The much-anticipated extension of the famous Hermanus Cliff Path at Poole’s Bay has suffered a blow after the Overstrand Municipality stated that it does not have the authority to implement a right of way servitude across private property.
This follows several attempts by the Cliff Path Action Group (CPAG) over the last three years to have the 12-kilometre-long Cliff Path, which runs from the New Harbour to Grotto Beach, connected at Poole’s Bay. At the moment the pathway comes to an abrupt end at Sea Road on the western side forcing walkers to turn away from the sea to continue walking along Main Road until the path again resumes at Mickey Way near Mollergren Park Retirement Village on the eastern side.
For many years, the coastal walk between Sea Road and Mickey Way has been off limits to walkers, with parts of the way blocked by fences and signs stating that it was private property.
The announcement by the municipality comes after the subdivision of Erf 12257 Sea Road was approved by the municipality. This erf, locally known as ‘Jooste’s Big Hole’ made headlines after disgraced former Steinhoff CEO Markus Jooste halted construction on what was set to be a palatial home shortly after he resigned from the company. All that was left on the seafront erf was a large hole, rumoured to have been intended for either basement parking or a swimming pool.
According to CPAG, the Integrated Coastal Management Act makes provision for the implementation of a servitude by the municipality to allow the public free access to the ocean with each rezoning, subdivision or development approval of land, adjacent to coastal public property (such as the 13 properties at Poole’s Bay). With Erf 12257 being the western access point to this part of the coastline, the subdivision application held the key to unlocking this area to the public and connecting the Cliff Path.
But, said the municipality, the Act does not provide them with the authority to implement the servitude. Furthermore, there is no municipal by-law on implementing a servitude as required in terms of the Act.
In a letter to CPAG, Stephen Müller, Director of Infrastructure and Planning, said the access servitude to the remainder of the erf will be demarcated in a similar manner to that of the demarcation of public open spaces and will not prohibit pedestrians. “Safe and easy access to the coastline is achieved from the eastern side of Poole’s Bay and therefore it is not required in terms of this land to provide additional access,” states the letter.
But according to Jobré Stassen of CPAG, the current servitude only allows for vehicle access to the erf and does not allow for unrestricted access to the coastal pathway. “When you now want to walk along the coast from this erf to Mollergren Park, as is your right, you must traverse very dangerous areas over and around large rocks, where you can easily trip or be trapped between the rocks and the ocean at high tide. If the servitude were in place, we would be able to facilitate and assist with extending the Cliff Path in such a manner that it would be safe to walk there,” said Stassen.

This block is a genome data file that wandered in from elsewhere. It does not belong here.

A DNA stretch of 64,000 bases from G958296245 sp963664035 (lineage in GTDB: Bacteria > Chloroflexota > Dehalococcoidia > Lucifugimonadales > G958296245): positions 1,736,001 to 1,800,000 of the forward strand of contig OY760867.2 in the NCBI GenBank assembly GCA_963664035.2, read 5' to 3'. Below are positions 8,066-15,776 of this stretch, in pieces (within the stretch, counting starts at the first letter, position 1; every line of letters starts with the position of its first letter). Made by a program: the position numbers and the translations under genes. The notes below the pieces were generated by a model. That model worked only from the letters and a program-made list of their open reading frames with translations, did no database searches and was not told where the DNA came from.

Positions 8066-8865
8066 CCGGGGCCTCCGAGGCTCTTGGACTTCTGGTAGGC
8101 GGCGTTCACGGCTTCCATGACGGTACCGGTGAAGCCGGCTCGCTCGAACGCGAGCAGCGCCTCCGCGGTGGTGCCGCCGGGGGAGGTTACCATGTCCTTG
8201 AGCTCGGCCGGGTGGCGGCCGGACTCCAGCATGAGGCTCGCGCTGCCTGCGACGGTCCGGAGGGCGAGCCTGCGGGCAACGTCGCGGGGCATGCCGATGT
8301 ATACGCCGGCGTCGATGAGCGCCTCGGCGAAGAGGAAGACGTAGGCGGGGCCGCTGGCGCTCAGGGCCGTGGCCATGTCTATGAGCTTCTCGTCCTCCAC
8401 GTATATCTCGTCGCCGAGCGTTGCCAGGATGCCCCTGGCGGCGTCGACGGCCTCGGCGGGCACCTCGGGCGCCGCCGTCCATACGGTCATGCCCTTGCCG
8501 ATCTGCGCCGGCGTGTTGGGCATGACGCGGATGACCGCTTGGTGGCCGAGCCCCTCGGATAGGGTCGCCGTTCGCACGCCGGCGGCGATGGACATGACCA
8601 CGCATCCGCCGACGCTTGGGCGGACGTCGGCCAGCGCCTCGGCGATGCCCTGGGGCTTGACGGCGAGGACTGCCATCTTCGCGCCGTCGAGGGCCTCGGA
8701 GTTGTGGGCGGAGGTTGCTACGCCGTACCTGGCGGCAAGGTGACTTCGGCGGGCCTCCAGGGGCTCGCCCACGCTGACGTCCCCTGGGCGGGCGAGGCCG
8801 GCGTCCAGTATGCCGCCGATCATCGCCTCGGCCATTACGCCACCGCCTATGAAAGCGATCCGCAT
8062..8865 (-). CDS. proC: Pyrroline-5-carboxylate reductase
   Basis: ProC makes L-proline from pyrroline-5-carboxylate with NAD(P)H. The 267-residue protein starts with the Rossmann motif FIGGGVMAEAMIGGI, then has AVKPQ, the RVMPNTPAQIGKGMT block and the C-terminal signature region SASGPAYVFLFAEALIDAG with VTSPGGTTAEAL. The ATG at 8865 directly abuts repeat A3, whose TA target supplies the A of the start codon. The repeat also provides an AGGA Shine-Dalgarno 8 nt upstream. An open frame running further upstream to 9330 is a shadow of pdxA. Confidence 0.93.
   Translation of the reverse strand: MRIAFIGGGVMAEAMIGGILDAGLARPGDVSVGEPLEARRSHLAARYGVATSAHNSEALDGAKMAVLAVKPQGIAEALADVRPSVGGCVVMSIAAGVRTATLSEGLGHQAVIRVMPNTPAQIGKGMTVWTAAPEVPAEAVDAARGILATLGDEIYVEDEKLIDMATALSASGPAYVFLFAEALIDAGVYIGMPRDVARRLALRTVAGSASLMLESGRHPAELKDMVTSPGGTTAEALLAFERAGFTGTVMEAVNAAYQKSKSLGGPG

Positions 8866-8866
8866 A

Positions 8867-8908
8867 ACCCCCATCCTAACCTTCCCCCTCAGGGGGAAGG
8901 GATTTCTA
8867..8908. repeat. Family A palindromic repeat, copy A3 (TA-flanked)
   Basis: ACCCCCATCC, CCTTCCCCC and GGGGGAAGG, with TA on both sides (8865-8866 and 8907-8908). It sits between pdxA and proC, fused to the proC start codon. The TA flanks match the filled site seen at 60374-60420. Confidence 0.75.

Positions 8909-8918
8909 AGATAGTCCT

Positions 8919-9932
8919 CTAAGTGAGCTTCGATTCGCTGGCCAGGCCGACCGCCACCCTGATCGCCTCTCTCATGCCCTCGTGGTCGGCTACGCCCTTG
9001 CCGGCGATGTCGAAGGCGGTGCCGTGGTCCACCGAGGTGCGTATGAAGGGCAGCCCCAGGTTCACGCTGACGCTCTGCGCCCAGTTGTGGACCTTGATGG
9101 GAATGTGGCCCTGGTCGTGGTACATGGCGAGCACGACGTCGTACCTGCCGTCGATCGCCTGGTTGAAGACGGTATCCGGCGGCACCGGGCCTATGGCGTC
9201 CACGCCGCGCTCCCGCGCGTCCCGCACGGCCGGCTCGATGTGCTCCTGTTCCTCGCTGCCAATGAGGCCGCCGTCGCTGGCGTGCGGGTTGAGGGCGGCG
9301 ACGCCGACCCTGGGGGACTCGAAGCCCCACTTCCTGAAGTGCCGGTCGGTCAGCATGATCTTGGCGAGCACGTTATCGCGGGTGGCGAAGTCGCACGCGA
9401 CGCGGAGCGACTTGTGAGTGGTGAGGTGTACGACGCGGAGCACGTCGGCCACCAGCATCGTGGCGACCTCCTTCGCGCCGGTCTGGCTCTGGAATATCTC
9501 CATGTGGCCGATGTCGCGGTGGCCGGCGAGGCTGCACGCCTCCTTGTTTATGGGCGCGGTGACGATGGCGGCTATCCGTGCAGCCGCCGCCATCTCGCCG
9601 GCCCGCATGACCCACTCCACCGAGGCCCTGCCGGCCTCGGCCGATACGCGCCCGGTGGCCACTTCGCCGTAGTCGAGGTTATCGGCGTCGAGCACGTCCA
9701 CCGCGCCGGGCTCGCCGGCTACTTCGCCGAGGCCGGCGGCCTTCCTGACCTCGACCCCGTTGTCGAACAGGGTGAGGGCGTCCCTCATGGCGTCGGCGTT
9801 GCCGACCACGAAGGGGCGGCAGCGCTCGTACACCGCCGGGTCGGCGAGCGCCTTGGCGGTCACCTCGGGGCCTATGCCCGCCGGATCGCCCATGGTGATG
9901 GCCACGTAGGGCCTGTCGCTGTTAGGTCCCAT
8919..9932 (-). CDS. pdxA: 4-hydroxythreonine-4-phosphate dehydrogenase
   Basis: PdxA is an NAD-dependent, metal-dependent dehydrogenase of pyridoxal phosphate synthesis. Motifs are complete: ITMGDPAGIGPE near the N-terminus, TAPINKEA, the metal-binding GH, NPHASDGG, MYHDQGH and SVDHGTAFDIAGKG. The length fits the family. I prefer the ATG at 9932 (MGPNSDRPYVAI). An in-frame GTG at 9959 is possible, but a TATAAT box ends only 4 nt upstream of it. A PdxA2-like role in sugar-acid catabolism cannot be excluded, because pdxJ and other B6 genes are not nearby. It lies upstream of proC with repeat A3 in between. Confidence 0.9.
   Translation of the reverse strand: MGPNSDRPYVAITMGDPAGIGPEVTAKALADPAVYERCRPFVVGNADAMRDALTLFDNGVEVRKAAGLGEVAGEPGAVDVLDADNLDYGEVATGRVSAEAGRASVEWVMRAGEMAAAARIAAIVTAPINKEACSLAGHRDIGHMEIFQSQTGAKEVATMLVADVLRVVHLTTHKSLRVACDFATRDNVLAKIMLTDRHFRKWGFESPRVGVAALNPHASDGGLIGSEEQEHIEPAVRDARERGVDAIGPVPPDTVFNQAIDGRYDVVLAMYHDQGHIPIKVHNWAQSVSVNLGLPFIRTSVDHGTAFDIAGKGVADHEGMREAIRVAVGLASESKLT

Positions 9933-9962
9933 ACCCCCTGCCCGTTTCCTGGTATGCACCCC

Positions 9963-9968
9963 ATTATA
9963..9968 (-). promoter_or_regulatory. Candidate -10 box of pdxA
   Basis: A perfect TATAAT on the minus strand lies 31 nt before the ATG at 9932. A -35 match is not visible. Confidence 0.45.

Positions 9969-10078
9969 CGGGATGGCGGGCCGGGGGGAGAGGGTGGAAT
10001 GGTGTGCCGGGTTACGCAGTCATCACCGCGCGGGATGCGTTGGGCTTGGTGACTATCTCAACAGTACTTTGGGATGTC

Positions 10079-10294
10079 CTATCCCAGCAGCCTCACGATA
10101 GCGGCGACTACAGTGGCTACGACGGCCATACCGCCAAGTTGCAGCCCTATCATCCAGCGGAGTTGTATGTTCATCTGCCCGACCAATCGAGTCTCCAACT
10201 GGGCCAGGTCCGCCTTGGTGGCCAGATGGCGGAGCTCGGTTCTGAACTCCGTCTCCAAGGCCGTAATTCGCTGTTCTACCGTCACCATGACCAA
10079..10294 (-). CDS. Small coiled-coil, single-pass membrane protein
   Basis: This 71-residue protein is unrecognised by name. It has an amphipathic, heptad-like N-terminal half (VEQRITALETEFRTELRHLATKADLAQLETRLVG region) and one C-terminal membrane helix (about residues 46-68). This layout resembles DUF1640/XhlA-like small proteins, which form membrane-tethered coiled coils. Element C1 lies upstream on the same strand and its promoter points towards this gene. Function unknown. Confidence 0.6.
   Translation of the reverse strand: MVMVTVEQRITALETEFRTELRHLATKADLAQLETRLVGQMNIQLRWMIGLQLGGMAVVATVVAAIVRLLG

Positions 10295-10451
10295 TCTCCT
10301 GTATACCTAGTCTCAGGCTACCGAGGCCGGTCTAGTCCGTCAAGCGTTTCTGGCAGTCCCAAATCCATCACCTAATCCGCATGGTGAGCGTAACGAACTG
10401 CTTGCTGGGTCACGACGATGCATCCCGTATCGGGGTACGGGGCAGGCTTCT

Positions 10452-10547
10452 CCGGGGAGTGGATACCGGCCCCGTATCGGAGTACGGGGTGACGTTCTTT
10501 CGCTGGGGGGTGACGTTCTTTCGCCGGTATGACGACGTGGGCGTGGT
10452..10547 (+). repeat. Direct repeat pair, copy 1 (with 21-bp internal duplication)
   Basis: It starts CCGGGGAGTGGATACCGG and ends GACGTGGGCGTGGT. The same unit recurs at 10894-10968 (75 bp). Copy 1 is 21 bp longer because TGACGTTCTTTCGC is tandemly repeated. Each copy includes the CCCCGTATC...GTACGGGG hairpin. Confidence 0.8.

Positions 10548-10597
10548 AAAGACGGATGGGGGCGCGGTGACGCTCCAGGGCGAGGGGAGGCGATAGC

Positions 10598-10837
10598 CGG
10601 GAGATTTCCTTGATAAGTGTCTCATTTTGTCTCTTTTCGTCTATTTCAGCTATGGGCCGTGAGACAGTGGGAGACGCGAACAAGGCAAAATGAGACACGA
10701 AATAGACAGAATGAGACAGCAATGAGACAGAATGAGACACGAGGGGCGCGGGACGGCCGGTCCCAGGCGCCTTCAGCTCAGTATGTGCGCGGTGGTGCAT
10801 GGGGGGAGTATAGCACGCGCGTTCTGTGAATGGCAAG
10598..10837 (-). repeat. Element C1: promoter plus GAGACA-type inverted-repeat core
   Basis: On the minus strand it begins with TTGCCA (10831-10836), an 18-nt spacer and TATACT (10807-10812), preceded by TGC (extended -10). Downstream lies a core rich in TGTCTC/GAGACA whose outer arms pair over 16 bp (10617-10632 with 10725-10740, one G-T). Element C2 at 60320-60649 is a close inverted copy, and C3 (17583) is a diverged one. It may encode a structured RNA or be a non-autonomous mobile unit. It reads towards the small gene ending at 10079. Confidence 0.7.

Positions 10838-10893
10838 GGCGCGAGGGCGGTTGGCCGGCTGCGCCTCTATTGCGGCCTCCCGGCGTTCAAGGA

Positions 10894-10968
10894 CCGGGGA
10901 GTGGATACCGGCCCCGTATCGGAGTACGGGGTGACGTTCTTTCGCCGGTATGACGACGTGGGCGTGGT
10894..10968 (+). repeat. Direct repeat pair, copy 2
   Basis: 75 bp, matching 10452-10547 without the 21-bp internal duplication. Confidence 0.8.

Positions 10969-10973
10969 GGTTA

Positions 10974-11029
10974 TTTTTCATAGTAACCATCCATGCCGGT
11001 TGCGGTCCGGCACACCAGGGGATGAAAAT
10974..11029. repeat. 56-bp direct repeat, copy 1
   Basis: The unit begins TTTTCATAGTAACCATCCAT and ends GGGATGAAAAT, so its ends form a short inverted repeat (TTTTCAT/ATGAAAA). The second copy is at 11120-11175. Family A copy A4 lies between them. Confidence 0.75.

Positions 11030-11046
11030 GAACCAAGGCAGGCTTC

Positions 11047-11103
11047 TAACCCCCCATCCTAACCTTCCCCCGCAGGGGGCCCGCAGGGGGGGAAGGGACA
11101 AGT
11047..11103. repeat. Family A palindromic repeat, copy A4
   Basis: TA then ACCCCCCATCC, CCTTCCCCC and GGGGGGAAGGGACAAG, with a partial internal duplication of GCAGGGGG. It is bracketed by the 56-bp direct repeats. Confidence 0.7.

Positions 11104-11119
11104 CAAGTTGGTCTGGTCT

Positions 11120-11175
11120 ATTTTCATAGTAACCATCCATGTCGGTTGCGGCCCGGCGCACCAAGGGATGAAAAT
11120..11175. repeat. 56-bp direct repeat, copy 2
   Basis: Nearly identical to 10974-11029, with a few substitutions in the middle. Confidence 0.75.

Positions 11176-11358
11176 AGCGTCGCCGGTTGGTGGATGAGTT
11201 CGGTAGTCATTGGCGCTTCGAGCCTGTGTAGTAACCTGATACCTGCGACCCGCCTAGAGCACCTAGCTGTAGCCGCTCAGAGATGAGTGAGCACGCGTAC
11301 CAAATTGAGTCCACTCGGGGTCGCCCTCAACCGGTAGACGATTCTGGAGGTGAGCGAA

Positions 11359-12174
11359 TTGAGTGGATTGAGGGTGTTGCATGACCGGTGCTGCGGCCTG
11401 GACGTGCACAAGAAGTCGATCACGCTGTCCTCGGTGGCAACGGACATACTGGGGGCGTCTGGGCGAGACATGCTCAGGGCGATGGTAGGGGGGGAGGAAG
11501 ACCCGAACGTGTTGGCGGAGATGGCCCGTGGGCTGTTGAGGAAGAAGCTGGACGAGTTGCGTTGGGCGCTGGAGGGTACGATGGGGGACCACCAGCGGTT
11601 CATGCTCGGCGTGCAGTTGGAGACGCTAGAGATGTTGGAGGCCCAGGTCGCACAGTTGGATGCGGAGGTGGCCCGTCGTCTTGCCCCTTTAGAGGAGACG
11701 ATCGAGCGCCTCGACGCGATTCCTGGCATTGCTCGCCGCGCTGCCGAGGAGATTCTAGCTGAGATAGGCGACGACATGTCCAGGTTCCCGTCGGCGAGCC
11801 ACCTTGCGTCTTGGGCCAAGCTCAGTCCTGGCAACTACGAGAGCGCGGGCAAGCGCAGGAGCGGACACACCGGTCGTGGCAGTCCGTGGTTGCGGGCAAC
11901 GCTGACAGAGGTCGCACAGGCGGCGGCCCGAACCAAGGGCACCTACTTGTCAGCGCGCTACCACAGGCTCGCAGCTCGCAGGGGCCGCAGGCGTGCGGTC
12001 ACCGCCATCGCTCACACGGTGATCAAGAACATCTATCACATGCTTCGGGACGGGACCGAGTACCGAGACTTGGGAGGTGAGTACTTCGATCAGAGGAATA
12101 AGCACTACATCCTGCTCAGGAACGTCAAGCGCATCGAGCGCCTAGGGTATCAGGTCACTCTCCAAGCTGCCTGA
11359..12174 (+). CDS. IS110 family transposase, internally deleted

Access to Poole’s Bay a priority
Stassen also said that they were especially taken aback by the refusal of the municipality to allow for the servitude, as the Western Cape Government released a draft report at the end of September 2018, following a year-long study and assessment of the issues surrounding access to the extensive Overberg coastline, from Rooiels to Cape Infanta.
In this report, Poole’s Bay is highlighted as one of 10 sites in need of immediate resolution. The status of access to Poole’s Bay is recorded in the report as “nil”.
According to her, the western Cape Government has also indicated that the Overberg Coastal Access Audit and Pilot Study found that this stretch of coastline was identified as an area of conflict, where the public experienced limited or restricted access to the coast because of property boundaries of coastal erven extending to the high-water mark.
According to Section 13 of the Integrated Coastal Management Act restricting access by the public to the coast is a criminal offence. Furthermore Section 18(9) of the act obliges municipalities to ensure that provision is made to secure public access to coastal public property in conditions of approval for rezoning, subdivision, or development of a land unit.
Müller said while Section 13 does make restriction a criminal offence, in this instance there is access from the eastern side. “The properties along this bit of coast are private property and the municipality has no mandate to implement a servitude. The rights of the property owners are enshrined in the constitution and we cannot act against that,” he said.
Stassen said they will be meeting with municipal officials to try and find a solution to this problem and, should the need arise, court action might be instituted to have the Cliff Path connected.